Next week, Ontario's Educational Quality and Accountability Office will start testing students in 52 senior-kindergarten classrooms across the province for their prowess in reading, writing, math and oral language. It will be a trial run of an assessment tool commissioned by the province at the same time it commissioned Dr. Mustard to write his report.
At the end of this month, another new test will measure the readiness to learn of about 14,000 junior and senior kindergarten students at all public elementary schools within the boundaries of the former cities of Toronto and North York. It will allow researchers to compare the early brain development of children from different schools, communities and, ultimately, life circumstances.
"Of all the things that do a child in, school difficulties dwarf everything else," said Dan Offord, director of the Canadian Centre for Studies of children at Risk in Hamilton, who invented the readiness-to-learn measure and was a big contributor to Dr. Mustard's report.
"But rather than trying to fix the problem after things have broken down, are there things we should be doing to stop the bad things from happening in the first place? There's got to be a way, and there's increasing evidence that the one place, the best place, to put your resources and money is the first six years of life."
Intrigued by the promise of readiness to learn, Human Resources Development Canada has kicked in money to fund the measure, along with the Invest in Kids Foundation and Ontario's Educational Quality and Accountability Office. Indeed, federal Human Resources Minister Pierre Pettigrew plans to set aside a budget to fund readiness-to-learn assessment elsewhere in Canada. Vancouver, Prince Edward Island, New Brunswick and Manitoba have expressed an interest in Dr. Offord's measure.
In Ontario, despite a track record of throwing childcare in schools into jeopardy and nearly scrapping junior kindergarten, Mr. Harris has leaped onto the early-years bandwagon and, according to Dr. Mustard, wants to be remembered in the history books for instituting Ontario's shift into early childhood development.
And well he might be.
There are those math scores. The province's schoolchildren have lagged behind the rest of the country in math scores for years. The National Longitudinal Survey found that Grade 6 students trailed the national average in 1996, scoring more than a full grade level behind students in Quebec. When Canada's Council of Ministers of Education released results of math tests written by 13- and 16-year-old students across Canada that year, the gap between the two provinces had swelled even more.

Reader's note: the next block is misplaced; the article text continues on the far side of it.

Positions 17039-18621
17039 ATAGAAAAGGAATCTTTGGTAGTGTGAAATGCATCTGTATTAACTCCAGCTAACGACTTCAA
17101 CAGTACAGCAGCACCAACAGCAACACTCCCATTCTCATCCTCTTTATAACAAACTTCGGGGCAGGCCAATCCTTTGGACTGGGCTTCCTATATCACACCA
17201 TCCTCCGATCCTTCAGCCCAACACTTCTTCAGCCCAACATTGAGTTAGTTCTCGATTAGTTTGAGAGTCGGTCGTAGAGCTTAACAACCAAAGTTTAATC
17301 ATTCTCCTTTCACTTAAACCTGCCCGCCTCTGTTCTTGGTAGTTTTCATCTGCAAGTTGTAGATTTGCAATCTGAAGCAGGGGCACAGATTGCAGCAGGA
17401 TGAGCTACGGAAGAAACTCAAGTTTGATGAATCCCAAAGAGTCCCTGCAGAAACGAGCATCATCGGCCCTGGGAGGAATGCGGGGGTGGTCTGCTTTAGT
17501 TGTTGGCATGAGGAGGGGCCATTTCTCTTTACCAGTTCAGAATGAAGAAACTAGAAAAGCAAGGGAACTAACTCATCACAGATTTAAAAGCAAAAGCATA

"We suspect that the differences between Ontario and Quebec have largely to do with a faster-based curriculum and higher expectations for achievement [in Quebec]," Prof. Willms said.
How far the Ontario government will rise to the challenge, if at all, remains the big question.
Queen's Park is clearly uneasy with the notion of a universal early-childhood program for all rungs of the socioeconomic ladder. And in a recent letter, David Lindsay, the Premier's former principal secretary who was involved in commissioning the report, cautioned Dr. Mustard to couch the issue "as a challenge to society, not as a challenge to government."
And indeed, Dr. Mustard takes pains to spread the onus for change. His recommended system of early-childhood education would not be run by the province, nor would it be financed entirely by government.
He imagines communities inventing their own early-childhood-development and parenting centres -- as the former Toronto public school board did with its stable of parenting centres 18 years ago -- with support from a mix of government, charitable foundations and corporations taking advantage of new tax incentives.
He sees more generous parental-leave provisions. And more companies opening their doors to children's centres on their premises.
"If society's not prepared to mobilize itself to do this, no political structure can do it," he said. "There is a duality here between the government and its constituency to move this forward."
WHAT'S IN THE TEST
Here's how Ontario's Educational Quality and Accountability Office will test children in 52 senior kindergarten classes starting next week.
The goal is to assess student prowess in reading, writing, math and oral language. Teachers will observe a number of play-based learning activities and group students in four learning stages, ranging from "just beginning" to "taking off."
children will be shown a container of little plastic animals and asked to estimate how many there are, to count them, then to sort the animals while their teacher assesses the sophistication of the various criteria the child might choose for sorting -- for example, by size or colour.
children will be told a story that begins with 10 frog eggs being laid and ends with seven frogs, and will be asked how many frogs are missing and what might have happened to them.
children will be read a story several times, then handed a story board and asked to place the images in proper sequence.
children will be taught the song Down By the Bay,which involves inventing rhyming verses and asked to create their own rhymes.
AFFLUENCE NO GUARANTEE
The National Longitudinal Survey shows that poor children (11 years and under) are more prone to poor academic achievement and behaviour problems than their more affluent counterparts, but not by much. After dividing participants into four equal groups on the basis of their families' incomes, researcher Douglas Willms found the lowest income group had more youngsters in danger of becoming under-achievers. But "the vast majority of vulnerable children are in the top three-quarters." "If you have an intervention that's directed only at low-income families," he explains, "you will miss most of your vulnerable children because children's vulnerability cuts right across the income spectrum."
INCOMELowest 35.5% Lower 28.4% Upper 26.0% Highest 22.5%
Source: Douglas Willms from his forthcoming book, Vulnerable Children (University of Alberta Press).
Copyright © 1999 The Globe and Mail